Fungi – Macrofungi
Within the fungus kingdom, macrofungi are a group that form visible, often coloured, cup- or cap-like structures (scientifically known as ‘fruiting bodies’ or ‘sporophores’) that emerge from the soil. These fruiting bodies are where the spores are formed. The spores are small, usually single-celled, reproductive structures able to tolerate unfavourable growing conditions (e.g. drought). Below the fruiting bodies, each fungus has a mass of hyphae, the typical branching thread-like filaments produced by most fungi. The mycelium is made up of the mass of these hyphae and is responsible for its growth. In the case of soil macrofungi, a large portion of the mycelium is hidden since it grows belowground. When environmental conditions become favourable, the fungus develops the fruiting body and spores that, once released, disperse through the air, or are carried by insects or water.
Macrofungi, are classified into two main phyla: Ascomycota and Basidiomycota. The Ascomycota, the largest group of macrofungi with more than 64 000 described species, are usually characterised by a cup-like or disc-like fruiting body (technically known as ascoma), where spores are formed within a typical structure, named the ‘ascus’. The Basidiomycota (more than 31 000 described species) mostly have a fruiting body (called basidioma) with an umbrella shaped cap (known as pileus) borne on a stalk (known as a stipe) where the spores are produced. Other phyla that include soil fungi are Glomeromycota, Zygomycota, Chytridiomycota and Blastocladiomycota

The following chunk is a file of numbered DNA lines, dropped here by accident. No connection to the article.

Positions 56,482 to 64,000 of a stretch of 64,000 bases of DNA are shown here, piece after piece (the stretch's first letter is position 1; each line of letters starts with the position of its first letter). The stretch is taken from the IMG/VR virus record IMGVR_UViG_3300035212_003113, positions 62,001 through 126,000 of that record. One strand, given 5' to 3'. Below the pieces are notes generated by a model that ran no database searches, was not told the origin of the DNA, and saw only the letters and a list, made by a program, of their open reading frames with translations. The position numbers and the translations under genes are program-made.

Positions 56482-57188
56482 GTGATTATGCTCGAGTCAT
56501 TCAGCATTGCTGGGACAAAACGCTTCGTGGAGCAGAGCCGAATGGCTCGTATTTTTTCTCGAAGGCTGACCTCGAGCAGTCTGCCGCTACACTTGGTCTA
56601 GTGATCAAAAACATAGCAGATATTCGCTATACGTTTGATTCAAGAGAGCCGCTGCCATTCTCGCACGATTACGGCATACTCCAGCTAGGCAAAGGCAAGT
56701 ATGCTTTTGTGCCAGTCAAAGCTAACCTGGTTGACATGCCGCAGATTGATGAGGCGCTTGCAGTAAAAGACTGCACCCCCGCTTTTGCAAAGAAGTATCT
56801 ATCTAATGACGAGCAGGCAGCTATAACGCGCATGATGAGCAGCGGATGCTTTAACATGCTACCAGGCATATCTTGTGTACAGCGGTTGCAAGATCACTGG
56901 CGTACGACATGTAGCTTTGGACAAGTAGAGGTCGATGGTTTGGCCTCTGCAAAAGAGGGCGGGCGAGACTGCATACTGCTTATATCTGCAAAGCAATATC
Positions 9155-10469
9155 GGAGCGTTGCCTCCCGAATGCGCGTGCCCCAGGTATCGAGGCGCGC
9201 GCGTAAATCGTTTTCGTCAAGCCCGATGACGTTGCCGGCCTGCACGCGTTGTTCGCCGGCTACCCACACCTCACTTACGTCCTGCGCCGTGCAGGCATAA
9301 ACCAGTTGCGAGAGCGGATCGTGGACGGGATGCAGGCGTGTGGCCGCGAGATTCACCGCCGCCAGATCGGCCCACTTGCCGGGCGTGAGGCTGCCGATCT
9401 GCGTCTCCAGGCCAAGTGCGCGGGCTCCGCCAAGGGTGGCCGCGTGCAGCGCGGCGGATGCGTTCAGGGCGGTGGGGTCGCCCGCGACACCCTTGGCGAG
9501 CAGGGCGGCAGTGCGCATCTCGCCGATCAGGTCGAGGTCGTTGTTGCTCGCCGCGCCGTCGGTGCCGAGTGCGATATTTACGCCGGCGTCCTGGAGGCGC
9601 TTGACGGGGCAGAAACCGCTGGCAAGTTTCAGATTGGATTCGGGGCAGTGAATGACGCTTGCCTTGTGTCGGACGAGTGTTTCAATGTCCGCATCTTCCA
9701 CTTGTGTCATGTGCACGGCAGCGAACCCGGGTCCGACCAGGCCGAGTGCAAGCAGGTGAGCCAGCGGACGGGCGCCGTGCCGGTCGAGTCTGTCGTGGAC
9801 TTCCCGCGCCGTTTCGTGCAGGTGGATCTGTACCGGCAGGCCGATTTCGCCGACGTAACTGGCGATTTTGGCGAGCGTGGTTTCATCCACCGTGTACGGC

Macrofungi are found in most terrestrial habitats, from woodlands to grasslands, but they are probably most diverse in forests. They need the right climatic conditions to form fruiting bodies; in particular, moisture to allow their spores to develop. Depending on their functions, they can be defined as saprotrophic, parasitic or mycorrhizal. The saprotrophic species play a key role in the
degradation of decaying organic matter (i.e. soil, leaf litter and dead wood). The parasitic fungi are responsible for several diseases in plants, animals (mostly invertebrates) and other fungi. The mycorrhizal fungi form symbioses with plant roots, a mutualistic association that is beneficial to both partners. More next time/
Fungi: edible, poisonous, bioluminescent and giant
- There are several edible Basidiomycota and Ascomycota. Mushrooms, such as Boletus edulis and truffles which are consumed in many countries.
- Some Basidiomycota produce deadly toxins, such as amatoxin produced by Amanita phalloides. Thirty grammes of this fungus may kill a person; others, such as Ganoderma lucidum, are considered medicinal fungi.
- Some Basidiomycota (e.g. species belonging to the genus Mycena) are bioluminescent.
- In Hainan Island (southern China) a giant specimen of Fomitiporia ellipsoidea (belonging to the group of bracket fungi, also included in Basidiomycota) was found to be 20 years old with an estimated volume of 409 000 – 525 000 cm3 and a weight of 400 – 500 kg. This represents the largest fungal fruiting body (both in volume and in weight) ever found.
Ref: Global Soil Biodiversity Atlas 39